Swearing is a powerful thing, so powerful, in fact, it can even change the very skin you’re in. Hearing and saying swear words changes our skin’s conductance response, making our palms all sweaty. And, as we all know, there are countless studies that show swearing can help to alleviate pain. Dr. Richard Stephen once recruited 64 volunteers to see how long they could tolerate pain, with and without swearing. The volunteers held their hands in ice water for as long as they could. When swearing, the volunteers managed to keep their hands in the water for up to 30% longer. It’s also thought this works best in men, which proves that nature really is a total bastard. Fascinating, huh? In case you’re wondering what spurred Stephen on to conduct this study, well, you know the old story, readers. His wife turned the hospital ward rather blue when she gave birth. He described her expletives as ‘rather impressive.’ I’d assume they were out of morphine…

And here’s something. Politicians who swear are more likely to get voted into power. That explains Trump, then. Countless studies have found that if a politician should swear, they are perceived as more likeable. So that’s how you get in to power. Interesting. That said, it isn’t, surprisingly, the Americans who swear the most. Nope. You’ll never guess who. Honestly, if I asked you to rank all the countries from those that swear least to those that swear the most, you would put the country that swears most so far down your list, it would be under… I don’t know, Palau, probably. Are you ready? It’s Canada. Actual Canada. I tell you what, after that Ontario post last week, my entire perception of Canada is changing faster than I can keep up…

You might wonder where we get our swear words from, and that’s a question I’m sure the WordPress censor department are eager for me to answer. Unfortunately, for you, I like being on air, so I may have to do some avoiding around the nastiest of swears. And let me tell you, I’m pretty good at doing that. Easy as pie, it will be. So let’s take a look at fuck. Oh, shit… I wasn’t meant to say… drat… this is thought to come from a 14th century Englishman with the name, Roger Fuckebythenavele. You can look up the historical records if you don’t believe me, this is real. Okay, it was a real nickname of a man, but we don’t know his real name. It was given to him by members of the public gallery in a court, a court he was dragged to for one some dishonourable reason or another. All we know is that Roger ‘fucked by the navele,’ which is a small boat, in case you’re wondering. I mean, if somebody did that on my small boat, I’d be offended, but next to it just sounds a touch persnickety. I think he should be given a medal. ‘Tis a brave man who does that on a pier. I mean, really, who wants ass splinters?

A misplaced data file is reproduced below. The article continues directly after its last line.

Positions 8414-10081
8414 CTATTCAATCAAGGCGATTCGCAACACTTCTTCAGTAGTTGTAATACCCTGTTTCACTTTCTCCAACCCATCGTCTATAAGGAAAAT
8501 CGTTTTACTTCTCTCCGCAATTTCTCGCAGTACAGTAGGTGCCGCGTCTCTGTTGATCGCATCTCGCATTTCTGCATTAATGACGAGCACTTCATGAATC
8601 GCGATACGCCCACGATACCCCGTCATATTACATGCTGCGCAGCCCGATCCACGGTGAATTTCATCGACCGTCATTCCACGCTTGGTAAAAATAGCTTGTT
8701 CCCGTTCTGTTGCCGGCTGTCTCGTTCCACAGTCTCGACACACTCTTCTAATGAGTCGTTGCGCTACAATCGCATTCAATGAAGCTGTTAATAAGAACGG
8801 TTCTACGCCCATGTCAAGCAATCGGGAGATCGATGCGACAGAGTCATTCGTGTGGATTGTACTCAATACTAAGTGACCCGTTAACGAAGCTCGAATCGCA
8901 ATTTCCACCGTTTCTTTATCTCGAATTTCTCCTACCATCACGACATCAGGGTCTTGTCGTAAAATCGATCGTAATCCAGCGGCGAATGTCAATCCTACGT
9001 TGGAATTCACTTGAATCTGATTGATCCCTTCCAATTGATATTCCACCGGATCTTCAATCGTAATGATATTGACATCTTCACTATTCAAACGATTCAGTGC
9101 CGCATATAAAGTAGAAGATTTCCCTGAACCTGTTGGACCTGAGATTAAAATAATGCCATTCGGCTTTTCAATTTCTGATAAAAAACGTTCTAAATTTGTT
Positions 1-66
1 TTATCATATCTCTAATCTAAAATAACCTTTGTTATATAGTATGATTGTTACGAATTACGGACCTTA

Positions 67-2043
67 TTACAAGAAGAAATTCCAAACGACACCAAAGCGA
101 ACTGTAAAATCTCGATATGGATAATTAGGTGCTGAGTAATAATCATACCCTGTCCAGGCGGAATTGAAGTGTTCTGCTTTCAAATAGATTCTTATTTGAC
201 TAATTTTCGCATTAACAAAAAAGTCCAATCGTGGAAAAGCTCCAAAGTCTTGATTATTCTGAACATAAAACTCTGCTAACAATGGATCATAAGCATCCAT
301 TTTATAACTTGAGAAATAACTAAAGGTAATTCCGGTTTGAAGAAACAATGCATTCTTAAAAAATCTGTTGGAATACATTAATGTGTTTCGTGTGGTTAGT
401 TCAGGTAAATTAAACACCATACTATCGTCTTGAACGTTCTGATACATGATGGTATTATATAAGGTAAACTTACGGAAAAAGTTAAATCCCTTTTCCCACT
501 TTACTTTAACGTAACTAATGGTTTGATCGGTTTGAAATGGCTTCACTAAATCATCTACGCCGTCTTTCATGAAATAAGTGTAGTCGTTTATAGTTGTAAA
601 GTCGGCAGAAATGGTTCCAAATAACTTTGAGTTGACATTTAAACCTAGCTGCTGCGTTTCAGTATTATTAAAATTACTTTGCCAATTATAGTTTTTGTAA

The earliest uses of this word had it meaning ‘to strike,’ and not… erm, the other thing. As for ‘shit,’ it is one of the oldest words in the English language. Originally, it referred to the actual shit of actual cattle, and was extremely common in British place names. The hamlet of Skidbrook was once named in the Doomsday Book as ‘Schitebroc,’ meaning ‘shit stream.’ Worse still, its full name is Skidbrook cum Saltfleet. What a very different world we could’ve lived in, eh? “Honey, I’m off to Shit Stream cum Saltfleet!” Quite. Sherborne Lane in London was once named ‘Schitburne Lane,’ referring to the nearby cesspits. Over time, it became Shit-burulane and Shite-burn Lane. Shite… burn. Hate it when that happens…

There are also some lost swear words, too. ‘Swyve’ once was popular and meant, ‘to copulate with.’ It’s even used in The Canterbury Tales. ‘If that I may, yon wench will I swyve.’ Indeed. I’m not entirely sure if the ‘wench’ here is indeed a hooker or ‘a young girl.’ Could be both, one assumes…

And here’s something, too. Have you ever heard of the grawlix? It’s a cluster of typographical symbols often seen in comic books and in newspapers, used as a substitute for bad language. You’ve all seen them, right? “Holy @#$%&! Batman!” I’m sure I heard Robin say that once. We have Mort Walker to thank for this word. Mort Walker. I miss people being named Mort. Better days, better days…

I am a prune. Although everyone, me included, is prone to swearing, it’s not something I like hearing, especially on the bus home from work. Hint, hint. I try not to do it and I’d rarely do it at someone. Unless they really, really deserve it. Like that guy who once pushed me onto a road full of fast moving traffic. That really happened, by the way. What a total @#$%&!. I don’t like hearing it in public and those who know me have rarely heard me cuss. It’s why I love the anonymity the internet affords me…

So, what are my thoughts on swearing? It’s fascinating, but, it’s not for me. I prefer to leave that shit alone…

But what are your thoughts on swearing, readers?

Ciao :)(:


I’d love to hear your thoughts on this post. You can leave a comment and/or like this post below, or by clicking the title on the top of this post if you are on the ‘Archives’ page. Likes and follows greatly appreciated. Thanks.


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The Indelible Life of Me